QR Codes – The Best Alternative/Addition to Microchipping March 17 2014
QR Codes are growing in popularity all around the world, it is very widely used and is showing up on everything right from chewing gums, newspaper ads, pricing cards and restaurant menus. QR codes are now used even on dogs’ and cats’ identification tags and collars.
It is the abbreviated form of Quick Response code, and it is a 2-dimensional bar code created by Toyota back in the late 1990s. It was initially created for tracking the automotive parts efficiently, ever since they have been growing in popularity all around the world. With tech majors like Google and Microsoft adopting these codes extensively, they are now literally universal.
This now brings us to the application of QR codes in the pet industry. Using a QR code tag and a smart phone together can help people to get their pets home faster and safer. Using QR codes instead of microchips is a far better and cost effective way of protecting your pets.
Use of Microchipping:
The microchips usually RFIDs (Radio Frequency Identification Devices) are inserted beneath the skin of the pet. These chips are usually inserted in the loose skin around the neck region of your pet. An external scanner can scan for the chip; the chip will carry all the information about the owner. The scanner can easily find the personal information of the owner. Though most pet shelters and vets carry such a scanner, a rescuer might not be aware of it and might not take a strange pet to a pet shelter or a vet. Though there are few people who are willing to go that extra mile in taking the pets to a pet shelter, but they are rare ones and not the norm.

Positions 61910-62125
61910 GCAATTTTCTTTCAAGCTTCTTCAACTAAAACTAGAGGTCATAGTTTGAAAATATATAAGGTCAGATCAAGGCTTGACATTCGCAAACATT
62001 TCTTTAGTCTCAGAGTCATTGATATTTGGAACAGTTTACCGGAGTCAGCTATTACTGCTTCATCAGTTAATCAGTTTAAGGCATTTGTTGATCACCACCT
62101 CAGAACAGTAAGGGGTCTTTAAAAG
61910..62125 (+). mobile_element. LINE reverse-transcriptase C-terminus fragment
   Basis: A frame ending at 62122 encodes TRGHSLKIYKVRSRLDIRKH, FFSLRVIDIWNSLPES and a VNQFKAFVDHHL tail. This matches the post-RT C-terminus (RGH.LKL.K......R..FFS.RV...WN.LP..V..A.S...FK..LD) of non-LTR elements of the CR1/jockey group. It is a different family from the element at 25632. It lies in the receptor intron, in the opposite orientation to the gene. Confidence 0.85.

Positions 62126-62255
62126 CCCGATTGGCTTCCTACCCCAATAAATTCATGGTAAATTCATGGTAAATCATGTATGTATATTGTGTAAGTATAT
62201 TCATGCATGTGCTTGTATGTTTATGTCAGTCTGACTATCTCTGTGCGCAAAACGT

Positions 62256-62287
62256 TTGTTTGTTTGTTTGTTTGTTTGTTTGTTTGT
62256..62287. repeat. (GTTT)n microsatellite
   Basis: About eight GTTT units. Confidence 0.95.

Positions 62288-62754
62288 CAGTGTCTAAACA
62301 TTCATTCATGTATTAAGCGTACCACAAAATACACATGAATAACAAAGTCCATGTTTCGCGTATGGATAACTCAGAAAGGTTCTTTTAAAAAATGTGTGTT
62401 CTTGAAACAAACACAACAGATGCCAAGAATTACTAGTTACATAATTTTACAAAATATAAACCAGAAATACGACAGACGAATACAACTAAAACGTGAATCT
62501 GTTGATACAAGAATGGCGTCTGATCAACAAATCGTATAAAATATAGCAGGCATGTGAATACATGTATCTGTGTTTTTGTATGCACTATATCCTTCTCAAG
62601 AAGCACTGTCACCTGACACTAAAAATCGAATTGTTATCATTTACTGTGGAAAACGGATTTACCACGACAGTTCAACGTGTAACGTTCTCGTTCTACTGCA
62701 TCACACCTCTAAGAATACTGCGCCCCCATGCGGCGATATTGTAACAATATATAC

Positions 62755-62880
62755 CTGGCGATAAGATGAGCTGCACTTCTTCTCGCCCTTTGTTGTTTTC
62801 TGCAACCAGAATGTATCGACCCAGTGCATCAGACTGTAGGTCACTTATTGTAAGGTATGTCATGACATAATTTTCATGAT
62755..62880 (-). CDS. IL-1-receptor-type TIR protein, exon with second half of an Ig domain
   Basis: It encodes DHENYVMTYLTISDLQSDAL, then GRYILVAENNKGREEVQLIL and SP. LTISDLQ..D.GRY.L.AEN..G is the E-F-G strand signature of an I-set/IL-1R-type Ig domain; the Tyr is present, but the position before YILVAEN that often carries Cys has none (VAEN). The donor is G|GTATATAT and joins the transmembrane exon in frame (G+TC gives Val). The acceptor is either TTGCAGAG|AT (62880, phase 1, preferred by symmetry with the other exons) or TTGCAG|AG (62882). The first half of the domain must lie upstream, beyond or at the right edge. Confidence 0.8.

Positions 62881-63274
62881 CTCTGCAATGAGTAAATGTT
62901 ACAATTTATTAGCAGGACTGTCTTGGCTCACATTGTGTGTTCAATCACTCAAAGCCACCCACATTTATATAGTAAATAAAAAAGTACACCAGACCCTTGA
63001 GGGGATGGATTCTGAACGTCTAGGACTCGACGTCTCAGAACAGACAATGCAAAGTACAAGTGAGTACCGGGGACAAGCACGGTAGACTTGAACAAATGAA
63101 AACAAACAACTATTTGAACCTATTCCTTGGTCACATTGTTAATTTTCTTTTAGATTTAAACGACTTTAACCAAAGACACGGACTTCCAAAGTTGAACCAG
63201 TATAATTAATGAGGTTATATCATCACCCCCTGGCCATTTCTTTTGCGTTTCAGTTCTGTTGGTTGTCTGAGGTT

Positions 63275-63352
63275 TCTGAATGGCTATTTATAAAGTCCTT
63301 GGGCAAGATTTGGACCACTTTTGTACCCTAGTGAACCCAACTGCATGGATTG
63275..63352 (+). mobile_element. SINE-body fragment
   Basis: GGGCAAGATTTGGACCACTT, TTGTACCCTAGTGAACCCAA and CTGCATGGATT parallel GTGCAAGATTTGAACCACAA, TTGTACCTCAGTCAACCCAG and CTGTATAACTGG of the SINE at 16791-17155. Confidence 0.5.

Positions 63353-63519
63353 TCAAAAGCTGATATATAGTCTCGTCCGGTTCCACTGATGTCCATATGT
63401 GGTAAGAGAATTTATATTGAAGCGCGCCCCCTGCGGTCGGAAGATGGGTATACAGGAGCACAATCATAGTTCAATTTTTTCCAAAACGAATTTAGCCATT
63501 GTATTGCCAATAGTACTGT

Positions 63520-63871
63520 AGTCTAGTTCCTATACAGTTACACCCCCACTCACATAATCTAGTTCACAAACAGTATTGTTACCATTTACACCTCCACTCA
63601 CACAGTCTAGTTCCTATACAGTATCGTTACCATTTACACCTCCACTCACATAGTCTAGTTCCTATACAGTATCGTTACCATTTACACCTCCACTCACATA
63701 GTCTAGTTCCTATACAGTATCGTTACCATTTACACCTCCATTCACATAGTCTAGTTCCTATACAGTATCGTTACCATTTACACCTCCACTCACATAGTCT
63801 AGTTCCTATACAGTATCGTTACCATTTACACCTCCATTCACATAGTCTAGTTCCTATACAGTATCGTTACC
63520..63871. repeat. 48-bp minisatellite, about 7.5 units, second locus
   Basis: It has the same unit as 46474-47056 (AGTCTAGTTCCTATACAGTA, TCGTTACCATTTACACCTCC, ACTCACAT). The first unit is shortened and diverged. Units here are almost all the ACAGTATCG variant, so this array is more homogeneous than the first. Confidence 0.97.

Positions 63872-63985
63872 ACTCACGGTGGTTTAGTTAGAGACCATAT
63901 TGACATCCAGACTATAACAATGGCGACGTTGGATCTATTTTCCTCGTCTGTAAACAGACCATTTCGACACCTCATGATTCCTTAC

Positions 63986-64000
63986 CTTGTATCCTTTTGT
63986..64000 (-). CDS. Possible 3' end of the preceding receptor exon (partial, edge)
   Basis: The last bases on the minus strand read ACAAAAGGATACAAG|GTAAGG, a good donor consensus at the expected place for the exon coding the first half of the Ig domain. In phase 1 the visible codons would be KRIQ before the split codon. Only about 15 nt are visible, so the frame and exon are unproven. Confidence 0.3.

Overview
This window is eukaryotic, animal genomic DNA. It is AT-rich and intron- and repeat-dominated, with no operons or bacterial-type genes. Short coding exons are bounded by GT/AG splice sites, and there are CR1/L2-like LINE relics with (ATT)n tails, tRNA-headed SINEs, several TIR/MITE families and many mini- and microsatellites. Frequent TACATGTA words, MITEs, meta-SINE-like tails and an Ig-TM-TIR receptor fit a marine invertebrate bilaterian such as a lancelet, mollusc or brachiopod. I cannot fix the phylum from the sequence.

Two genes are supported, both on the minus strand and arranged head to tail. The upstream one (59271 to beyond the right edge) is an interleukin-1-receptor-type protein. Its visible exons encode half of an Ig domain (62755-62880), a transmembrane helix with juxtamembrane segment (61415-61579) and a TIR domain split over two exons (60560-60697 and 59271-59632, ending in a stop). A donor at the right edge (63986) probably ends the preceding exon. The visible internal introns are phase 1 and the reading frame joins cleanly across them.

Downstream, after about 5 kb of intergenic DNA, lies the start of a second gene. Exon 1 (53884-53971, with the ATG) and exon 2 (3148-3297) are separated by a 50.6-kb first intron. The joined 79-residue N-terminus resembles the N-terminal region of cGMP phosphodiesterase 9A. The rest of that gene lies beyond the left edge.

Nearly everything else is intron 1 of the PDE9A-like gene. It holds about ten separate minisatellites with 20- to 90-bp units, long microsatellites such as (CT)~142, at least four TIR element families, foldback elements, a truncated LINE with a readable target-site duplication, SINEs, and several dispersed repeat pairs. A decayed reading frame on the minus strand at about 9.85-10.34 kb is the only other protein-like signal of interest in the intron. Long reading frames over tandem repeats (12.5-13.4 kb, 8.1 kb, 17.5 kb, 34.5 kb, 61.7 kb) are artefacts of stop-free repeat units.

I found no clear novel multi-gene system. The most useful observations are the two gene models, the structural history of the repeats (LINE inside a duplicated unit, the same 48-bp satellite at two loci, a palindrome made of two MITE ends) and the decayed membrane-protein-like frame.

Another major issue with microchips is the variety, with 4 different types of microchips we need 4 different scanners, and the modern scanner which can identify all the 4 types of chips are really expensive. So, even after microchipping, you may lose your pet because the chip may go undetected due to a wrong type of scanner.
Only 3% of pets are microchipped. Pet owners refrain from microchipping because they are expensive, carries an annual fee and pet owners often object to the idea of implanting a chip in to their companion.
Finally, even among those 3% pets (which are microchipped), 58% of the data in the microchip is outdated making it impossible to contact the owners. Despite all these drawbacks, the one advantage of opting for a microchip is they won’t fall off like a collar could and they have saved a lot of pets in the past
QR Code Pet ID Tags Vs Microchips
QR codes are fast, easy and carry a lot of data. QR codes come in two forms, the pet ID tags and the Collar Embedded codes. The pet ID tags are just like a typical tag that hangs on the pet’s existing collars. A qr code dog tag provided by PetQ would cost you less than $20 and carry all information and the pet profile in it. It also carries information like special dietary requirement of your pet. The rescuer just needs a smart phone to get all the information required. Today over 50% of the US population carry a smart phone capable of scanning a QR code. Most new devices come with the scanning software pre-installed.
You can easily update your personal information in the manufacturer’s website. Even if you have microchipped your pet, you can still opt for a QR code pet ID as it provides additional protection for your pets.